The Woman Inc.

Woman of Substance – Shaheen Malik Kanda

We all know that the Big Apple is famous for being the financial capital of the world, and investment banking in particular, is a notoriously cutthroat and male-dominated field. It takes a certain type of woman to not just blend in, but thrive in such a hostile workplace. Let’s meet Shaheen Malik Kanda, a banker turned entrepreneur, based out of Short Hills, NJ.

AM: So, tell me, did you always want to be a banker all your life? Tell us a little bit about your academic background.

SK: My education has been in engineering and business, particularly finance. I very much enjoyed engineering, was fascinated by finance when I came to graduate school and decided to work as a banker for about a decade. Since then, I’ve found a way to combine my love for both engineering and finance and now work in FinTech.

AM: Who was/is your role model? Did/do you have a mentor that helped you advance your career in this field?

SK: I have had many mentors and advisors at various stages of my career in banking and now as an entrepreneur. Outside my professional life, I admire several people from several walks of life like Amartya Sen and Ruth Bader Ginsberg, to name a few.

AM: Would you say numbers are your strong suit? Do you consider yourself a math-whiz?

SK: I enjoy math and am glad to be in a field (FinTech) that requires advanced math. I work with very talented and bright people in my company, developing advanced algorithms, who might be classified as math or computer science whizzes.

AM: I happen to know that you love to analyze and critique books and movies. Where did this come from – a love of the written word? What are you reading at the moment? And what have you watched recently that has left a serious impact on you?

SK: I think I really enjoy artistic expression where the creator of art can provide the audience enough stimulation to create their own narrative too. I particularly like thinking about and reading about the human condition, history and politics. I’m currently reading a few books – one is on the life of Leonardo da Vinci that describes his life, work as an engineer/ scientist and artist, and another one called Oceans of Churn which is on the history of trade on the Indian Ocean. The last movie that made a very deep impression on me was Boyhood. It is a coming of age story and has the depth and compassion for each character in the script and direction, that I love in books and cinema.

AM: Would you like to name/describe an achievement that you consider to be your most satisfying and challenging? Something that changed the course of your life?

SK: I went from never having run more than 15 mins until the birth of my son to becoming a long-distance runner. I did my first long-ish run a week after I had my child, since I was low on sleep, exhausted and wanted to lift my spirits, and loved it ever since.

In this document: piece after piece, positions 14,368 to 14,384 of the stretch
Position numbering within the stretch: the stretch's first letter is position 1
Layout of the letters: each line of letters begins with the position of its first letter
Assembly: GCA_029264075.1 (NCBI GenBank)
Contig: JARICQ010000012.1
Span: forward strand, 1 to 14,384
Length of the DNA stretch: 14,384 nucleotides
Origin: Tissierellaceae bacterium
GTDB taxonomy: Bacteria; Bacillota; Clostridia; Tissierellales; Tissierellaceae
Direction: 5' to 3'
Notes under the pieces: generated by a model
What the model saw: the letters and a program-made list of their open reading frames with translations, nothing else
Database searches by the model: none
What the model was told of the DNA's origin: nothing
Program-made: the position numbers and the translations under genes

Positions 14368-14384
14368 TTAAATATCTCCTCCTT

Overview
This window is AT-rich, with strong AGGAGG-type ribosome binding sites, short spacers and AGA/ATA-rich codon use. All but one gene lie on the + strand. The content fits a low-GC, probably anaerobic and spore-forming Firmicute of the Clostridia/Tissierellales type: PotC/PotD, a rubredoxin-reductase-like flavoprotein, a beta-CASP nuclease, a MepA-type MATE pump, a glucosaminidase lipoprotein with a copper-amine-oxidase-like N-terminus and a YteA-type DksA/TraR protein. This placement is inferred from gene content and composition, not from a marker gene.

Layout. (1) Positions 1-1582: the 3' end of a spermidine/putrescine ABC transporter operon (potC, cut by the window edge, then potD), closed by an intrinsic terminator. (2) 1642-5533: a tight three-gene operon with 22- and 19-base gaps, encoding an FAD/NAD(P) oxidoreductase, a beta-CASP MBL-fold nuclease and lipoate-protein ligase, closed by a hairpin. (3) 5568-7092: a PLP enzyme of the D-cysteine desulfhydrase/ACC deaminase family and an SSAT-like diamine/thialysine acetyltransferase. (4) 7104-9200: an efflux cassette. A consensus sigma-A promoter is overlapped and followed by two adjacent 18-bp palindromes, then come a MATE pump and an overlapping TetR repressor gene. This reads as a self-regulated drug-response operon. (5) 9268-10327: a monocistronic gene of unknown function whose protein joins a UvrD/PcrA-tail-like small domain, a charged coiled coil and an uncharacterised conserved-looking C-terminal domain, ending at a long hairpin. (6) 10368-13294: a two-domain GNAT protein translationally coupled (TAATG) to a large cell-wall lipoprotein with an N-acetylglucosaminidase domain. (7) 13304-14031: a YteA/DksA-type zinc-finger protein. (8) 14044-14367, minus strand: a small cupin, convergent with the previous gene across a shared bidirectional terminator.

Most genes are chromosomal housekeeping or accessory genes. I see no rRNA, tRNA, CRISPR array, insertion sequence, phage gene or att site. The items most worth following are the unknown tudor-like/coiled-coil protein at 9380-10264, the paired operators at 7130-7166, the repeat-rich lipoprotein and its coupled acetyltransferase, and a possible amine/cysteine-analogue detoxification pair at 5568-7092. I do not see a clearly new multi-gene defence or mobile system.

AM: As an experienced banker, how do you think women have advanced in the banking industry? Do you see more women picking this field as a career option and do you think they are progressing at an equal rate as the men?

SK: Banking is a tough and male dominated industry. I don’t work in it anymore, but observe from the outside that the gender imbalance is still skewed towards men at the senior most levels.

AM: There is the famous quote by Madeline Albright “There is a special place in hell for women who don’t help each other”. What do you think about the scarcity of women mentors in the corporate world? How do you think that can affect a woman’s career trajectory?

SK: I would totally endorse Madeline Albright’s sentiment and do believe people should pay it forward when they feel professionally stable. From a company’s standpoint, it’s important to have diversity (gender, racial etc.) at all levels otherwise biases in the workplace are hard to weed out and hurt corporate decision making in the long run. For e.g. if the media companies that are reeling with lawsuits related to harassment of women had more women executives and board members, they may never have come to this situation.

From the point of view of an individual, my view is that an ambitious person needs to take the cards they are dealt – be it their gender, race, economic disadvantage, educational disadvantage, their appearance – and overcompensate using what they do have going for them. People also need to choose which battles they want to fight – some probably are harder to win than others, so one needs to know what to walk away from. I also think each generation of us that pushes through the challenges, moves the needle a little more for the next generation.

AM: How would you say you have balanced motherhood and your professional life? Have you had to sacrifice anything (personally or professionally) at any stage of your career?